The Kid Reads: June 2016

The Kid June 2016 Reads

I do a monthly post and join a link up each month sharing the books that I’ve read in the previous month.  My kids are voracious readers (I wonder where they got that from?!) and I thought that I’d write a monthly post sharing the books that they’ve been reading each month.  My son will be eight next month but is an advanced reader.  He reads a variety of books but especially enjoys graphic novels, the Jedi Academy and the Origami Yoda series and the Diary of a Wimpy Kids series.  To expand his reading, I often put a bunch of books that I think may interest on hold at the library.  He can then give the books a try and any he doesn’t like we send back.  Here are some of his June 2016 reads.


Cheesie Mack Is Not a Genius or Anything by Steve Cotler – This is the first book in a five book series.  Ronald “Cheesie” Mack is a soon-to-be sixth grader.  In this book, he tells stories about his graduation, his older sister, June (who he calls Goon), his best friend Georgie and more.   This series is targeted for readers ages 8-12.

The kid’s thoughts:  I liked this book because Cheesie makes up his own words like splenderful and invents sandwiches like the BLART (Bacon, Lettuce, Avocado, Ranch and Tomatoes).    This book is full of adventure so I recommend it if you like adventure.

*This book was borrowed from the library.


Galaxy Zack:  Journey to Juno by Ray O’Ryan – This is the second book in the Galaxy Zack series, which my son is enjoying.  In this book Zack goes on a trip to Juno with the Explorer’s Club.  Zack gets partnered with Seth Stevens, the class bully.  They are supposed to be taking photos and videos of the cool things that they find on Juno.  However, Seth leaves Zack to do all of the work.  Zack ends up discovering a galaxy gemmite, a powerful crystal, but doesn’t want Seth to get any credit for the discovery.  He of course ends up having a change of heart.  This series is recommended for readers ages 5-8.  It is filled with lots of illustrations and short chapters.

The Kid’s thoughts:  I liked this book.  I’ve already read the first book Hello, Nebulon and like this series since it’s about beautiful, make-believe planets .  There is cool technology in this like Zack’s house assistant, IRA (Indoor Robotic Assistant).  For dinner they don’t have to cook anything, they just say what they want and it magically comes out of the wall.  I am getting ready to read the next book in the series.

*This book was borrowed from the library.


Shark School:  Deep-Sea Disaster by Davy Ocean – My son received this book as an end-of-year gift from his second grade teacher.  This book is about Harry Hammer, a hammerhead shark that wants to be cool like famous sea wrestler Gregor the Gnasher.  On a class trip to a shipwreck, the class gets trapped and Harry ends up helping out.  This book is the first in a series of seven.  It is illustrated and is recommended for readers ages 6-9.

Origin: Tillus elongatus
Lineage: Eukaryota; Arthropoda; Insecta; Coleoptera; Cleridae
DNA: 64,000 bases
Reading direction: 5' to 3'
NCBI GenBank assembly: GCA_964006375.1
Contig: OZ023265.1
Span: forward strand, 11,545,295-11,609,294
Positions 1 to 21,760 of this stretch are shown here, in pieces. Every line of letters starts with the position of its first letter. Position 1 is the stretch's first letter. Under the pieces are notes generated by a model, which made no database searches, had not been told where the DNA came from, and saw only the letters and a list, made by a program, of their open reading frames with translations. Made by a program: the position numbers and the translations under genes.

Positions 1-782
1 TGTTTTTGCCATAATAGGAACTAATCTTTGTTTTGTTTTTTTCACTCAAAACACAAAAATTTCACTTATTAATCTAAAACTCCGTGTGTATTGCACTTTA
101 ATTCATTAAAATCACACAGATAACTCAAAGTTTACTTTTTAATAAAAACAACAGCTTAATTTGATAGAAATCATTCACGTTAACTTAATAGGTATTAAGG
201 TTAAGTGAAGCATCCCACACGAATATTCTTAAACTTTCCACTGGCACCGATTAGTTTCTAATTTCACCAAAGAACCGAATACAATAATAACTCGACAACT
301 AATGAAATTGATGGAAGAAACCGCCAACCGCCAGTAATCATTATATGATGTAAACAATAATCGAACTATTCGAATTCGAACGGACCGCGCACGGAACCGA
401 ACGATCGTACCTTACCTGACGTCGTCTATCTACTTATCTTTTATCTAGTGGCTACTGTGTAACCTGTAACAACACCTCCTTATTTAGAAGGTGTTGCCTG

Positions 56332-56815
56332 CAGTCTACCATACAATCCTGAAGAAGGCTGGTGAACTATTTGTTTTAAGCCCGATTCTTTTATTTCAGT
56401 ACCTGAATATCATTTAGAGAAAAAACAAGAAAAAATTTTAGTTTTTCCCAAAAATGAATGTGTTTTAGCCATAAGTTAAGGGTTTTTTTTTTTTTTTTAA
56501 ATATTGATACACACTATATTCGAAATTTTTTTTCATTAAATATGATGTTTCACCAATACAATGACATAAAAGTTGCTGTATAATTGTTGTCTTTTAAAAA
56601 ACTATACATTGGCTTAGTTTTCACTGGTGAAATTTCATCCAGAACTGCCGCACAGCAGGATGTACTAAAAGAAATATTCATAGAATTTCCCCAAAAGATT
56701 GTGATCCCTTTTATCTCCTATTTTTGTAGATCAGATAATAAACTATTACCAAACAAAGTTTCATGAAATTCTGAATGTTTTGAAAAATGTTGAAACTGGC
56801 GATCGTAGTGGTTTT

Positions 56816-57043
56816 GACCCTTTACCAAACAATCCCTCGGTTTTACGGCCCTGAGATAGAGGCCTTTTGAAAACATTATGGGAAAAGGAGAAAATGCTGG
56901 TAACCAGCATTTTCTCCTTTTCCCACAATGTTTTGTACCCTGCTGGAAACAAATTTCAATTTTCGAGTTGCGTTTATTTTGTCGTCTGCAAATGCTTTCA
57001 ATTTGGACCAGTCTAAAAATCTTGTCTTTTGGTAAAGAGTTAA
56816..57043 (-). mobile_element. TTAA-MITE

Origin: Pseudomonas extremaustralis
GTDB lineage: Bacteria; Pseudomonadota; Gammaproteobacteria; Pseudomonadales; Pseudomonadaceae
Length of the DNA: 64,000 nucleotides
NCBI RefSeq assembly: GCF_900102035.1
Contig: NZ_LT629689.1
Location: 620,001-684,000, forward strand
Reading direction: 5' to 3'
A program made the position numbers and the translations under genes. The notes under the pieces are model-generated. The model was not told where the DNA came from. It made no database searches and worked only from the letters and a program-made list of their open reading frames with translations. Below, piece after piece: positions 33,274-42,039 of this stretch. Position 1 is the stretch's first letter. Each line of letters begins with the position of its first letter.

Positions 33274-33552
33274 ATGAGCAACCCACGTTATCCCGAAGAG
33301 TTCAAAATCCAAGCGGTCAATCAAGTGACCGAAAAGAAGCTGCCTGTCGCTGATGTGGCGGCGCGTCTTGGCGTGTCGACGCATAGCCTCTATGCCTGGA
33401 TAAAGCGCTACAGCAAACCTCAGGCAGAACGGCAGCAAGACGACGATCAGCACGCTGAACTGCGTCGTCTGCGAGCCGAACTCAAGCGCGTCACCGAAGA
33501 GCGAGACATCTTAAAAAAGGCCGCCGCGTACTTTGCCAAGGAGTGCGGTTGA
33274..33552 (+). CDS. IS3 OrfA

The Kid’s thoughts:  I liked it because there were funny parts, like when Harry tries to beat Rick to the classroom and the door’s closed and he hits the door.  I agree with the sea creatures in Harry’s class that the Great White Shark is the coolest shark in the ocean.  I liked Harry because he’s serious and stands up for other people.  I liked this book and want to read more of the series.

*We own this book.


Timmy Failure:  Mistakes were Made by Stephan Pastis – When you’re perusing books at the library and the cover of this book has Diary of a Wimpy Kid author noting that Timmy Failure is a winner, you have to give it a try! This is the first in a five book series, targeted toward middle grade readers.  Although the book has 294 pages, it has very short chapters and many are filled with illustrations and cartoons.  Timmy has a detective agency, Total Failure, Inc. and a pet polar bear named Total.  Throughout the book, Timmy works on three different cases. I perused the first couple chapters of this book, which were humorous, but not such that I think my almost eight year old understands it.  I also noted a large number of words that my son probably doesn’t understand.

The kid’s thoughts: I liked this book because it’s funny.  Total the polar bear acts crazy and is funny.  He’s my favorite character.  I liked the illustrations in the book.  There were some words that I didn’t know but I could still understand what was going on in the book.  I would recommend this book to kids who like detective stories.

*This book was borrowed from the library.


Zac Power Mind Games by H.I. Larry – I had put this book on hold for my son, not realizing that it was the third book in the series.  This series features 12 year old Zac Power,  a spy for the Government Investigation Bureau (GIB).  In this book his mission is to locate hackers trying to access WorldEye, GIB’s satellite system.  A lot of cool technology and gadgets are featured in this book, which appealed to my son (see below).  This is a futuristic fantasy book with a focus on video games.  This series is targeted towards readers ages 8-11 and will appeal to those who enjoy action and adventure.  My son liked this book enough to request the first book in the series.

The kid’s thoughts:  In my son’s words, “this book was okay.” He likes that Zac Power is a spy and he likes the different gadgets that Zac uses during his mission, like the karaoke scooter and the stink bomb (the 10,000 dog farts setting definitely appealed to my son’s sense of humor!).

*This book was borrowed from the library.